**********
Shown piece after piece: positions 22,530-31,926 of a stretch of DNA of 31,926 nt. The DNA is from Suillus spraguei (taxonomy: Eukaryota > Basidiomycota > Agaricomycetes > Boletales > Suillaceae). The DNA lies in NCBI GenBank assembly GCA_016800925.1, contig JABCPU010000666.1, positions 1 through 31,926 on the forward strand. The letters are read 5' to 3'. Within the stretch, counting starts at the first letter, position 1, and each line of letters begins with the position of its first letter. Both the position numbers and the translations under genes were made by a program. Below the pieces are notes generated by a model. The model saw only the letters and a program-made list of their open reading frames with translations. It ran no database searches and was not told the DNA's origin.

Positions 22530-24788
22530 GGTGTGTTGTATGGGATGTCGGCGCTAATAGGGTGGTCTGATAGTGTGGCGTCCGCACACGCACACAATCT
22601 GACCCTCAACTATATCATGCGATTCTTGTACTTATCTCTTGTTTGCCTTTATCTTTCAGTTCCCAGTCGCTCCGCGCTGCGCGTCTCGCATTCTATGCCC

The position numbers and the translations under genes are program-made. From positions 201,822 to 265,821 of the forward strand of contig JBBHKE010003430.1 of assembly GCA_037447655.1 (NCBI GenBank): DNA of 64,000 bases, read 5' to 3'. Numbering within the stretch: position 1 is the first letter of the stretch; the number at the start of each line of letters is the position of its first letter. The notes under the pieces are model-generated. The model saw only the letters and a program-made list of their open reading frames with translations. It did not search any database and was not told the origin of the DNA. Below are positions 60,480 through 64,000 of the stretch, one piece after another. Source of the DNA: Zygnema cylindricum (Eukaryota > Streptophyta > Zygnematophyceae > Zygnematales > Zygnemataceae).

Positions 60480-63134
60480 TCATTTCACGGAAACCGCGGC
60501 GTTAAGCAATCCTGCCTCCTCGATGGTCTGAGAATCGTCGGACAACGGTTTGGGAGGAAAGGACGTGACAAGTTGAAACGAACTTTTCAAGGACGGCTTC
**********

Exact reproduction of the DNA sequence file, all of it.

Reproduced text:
Shown piece after piece: positions 22,530-31,926 of a stretch of DNA of 31,926 nt. The DNA is from Suillus spraguei (taxonomy: Eukaryota > Basidiomycota > Agaricomycetes > Boletales > Suillaceae). The DNA lies in NCBI GenBank assembly GCA_016800925.1, contig JABCPU010000666.1, positions 1 through 31,926 on the forward strand. The letters are read 5' to 3'. Within the stretch, counting starts at the first letter, position 1, and each line of letters begins with the position of its first letter. Both the position numbers and the translations under genes were made by a program. Below the pieces are notes generated by a model. The model saw only the letters and a program-made list of their open reading frames with translations. It ran no database searches and was not told the DNA's origin.

Positions 22530-24788
22530 GGTGTGTTGTATGGGATGTCGGCGCTAATAGGGTGGTCTGATAGTGTGGCGTCCGCACACGCACACAATCT
22601 GACCCTCAACTATATCATGCGATTCTTGTACTTATCTCTTGTTTGCCTTTATCTTTCAGTTCCCAGTCGCTCCGCGCTGCGCGTCTCGCATTCTATGCCC

The position numbers and the translations under genes are program-made. From positions 201,822 to 265,821 of the forward strand of contig JBBHKE010003430.1 of assembly GCA_037447655.1 (NCBI GenBank): DNA of 64,000 bases, read 5' to 3'. Numbering within the stretch: position 1 is the first letter of the stretch; the number at the start of each line of letters is the position of its first letter. The notes under the pieces are model-generated. The model saw only the letters and a program-made list of their open reading frames with translations. It did not search any database and was not told the origin of the DNA. Below are positions 60,480 through 64,000 of the stretch, one piece after another. Source of the DNA: Zygnema cylindricum (Eukaryota > Streptophyta > Zygnematophyceae > Zygnematales > Zygnemataceae).

Positions 60480-63134
60480 TCATTTCACGGAAACCGCGGC
60501 GTTAAGCAATCCTGCCTCCTCGATGGTCTGAGAATCGTCGGACAACGGTTTGGGAGGAAAGGACGTGACAAGTTGAAACGAACTTTTCAAGGACGGCTTC